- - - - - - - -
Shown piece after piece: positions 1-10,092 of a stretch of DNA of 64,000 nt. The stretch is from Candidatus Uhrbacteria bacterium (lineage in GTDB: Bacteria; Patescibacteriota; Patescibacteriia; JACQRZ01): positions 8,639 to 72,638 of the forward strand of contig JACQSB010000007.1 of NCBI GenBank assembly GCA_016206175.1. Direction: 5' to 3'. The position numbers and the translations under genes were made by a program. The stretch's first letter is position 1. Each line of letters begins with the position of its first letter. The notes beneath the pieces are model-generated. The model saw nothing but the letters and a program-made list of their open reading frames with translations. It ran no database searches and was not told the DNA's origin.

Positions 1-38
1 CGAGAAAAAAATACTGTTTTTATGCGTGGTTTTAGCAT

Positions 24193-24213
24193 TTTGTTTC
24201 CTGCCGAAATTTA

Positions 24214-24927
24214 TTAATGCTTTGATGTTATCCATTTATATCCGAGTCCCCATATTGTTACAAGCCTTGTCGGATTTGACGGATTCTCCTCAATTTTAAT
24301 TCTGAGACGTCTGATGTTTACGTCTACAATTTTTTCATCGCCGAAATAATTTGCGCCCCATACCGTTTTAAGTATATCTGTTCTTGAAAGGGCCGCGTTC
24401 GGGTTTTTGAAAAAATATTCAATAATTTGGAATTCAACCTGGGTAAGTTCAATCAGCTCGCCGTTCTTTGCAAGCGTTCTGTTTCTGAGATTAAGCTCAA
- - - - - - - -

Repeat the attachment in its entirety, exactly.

Shown piece after piece: positions 1-10,092 of a stretch of DNA of 64,000 nt. The stretch is from Candidatus Uhrbacteria bacterium (lineage in GTDB: Bacteria; Patescibacteriota; Patescibacteriia; JACQRZ01): positions 8,639 to 72,638 of the forward strand of contig JACQSB010000007.1 of NCBI GenBank assembly GCA_016206175.1. Direction: 5' to 3'. The position numbers and the translations under genes were made by a program. The stretch's first letter is position 1. Each line of letters begins with the position of its first letter. The notes beneath the pieces are model-generated. The model saw nothing but the letters and a program-made list of their open reading frames with translations. It ran no database searches and was not told the DNA's origin.

Positions 1-38
1 CGAGAAAAAAATACTGTTTTTATGCGTGGTTTTAGCAT

Positions 24193-24213
24193 TTTGTTTC
24201 CTGCCGAAATTTA

Positions 24214-24927
24214 TTAATGCTTTGATGTTATCCATTTATATCCGAGTCCCCATATTGTTACAAGCCTTGTCGGATTTGACGGATTCTCCTCAATTTTAAT
24301 TCTGAGACGTCTGATGTTTACGTCTACAATTTTTTCATCGCCGAAATAATTTGCGCCCCATACCGTTTTAAGTATATCTGTTCTTGAAAGGGCCGCGTTC
24401 GGGTTTTTGAAAAAATATTCAATAATTTGGAATTCAACCTGGGTAAGTTCAATCAGCTCGCCGTTCTTTGCAAGCGTTCTGTTTCTGAGATTAAGCTCAA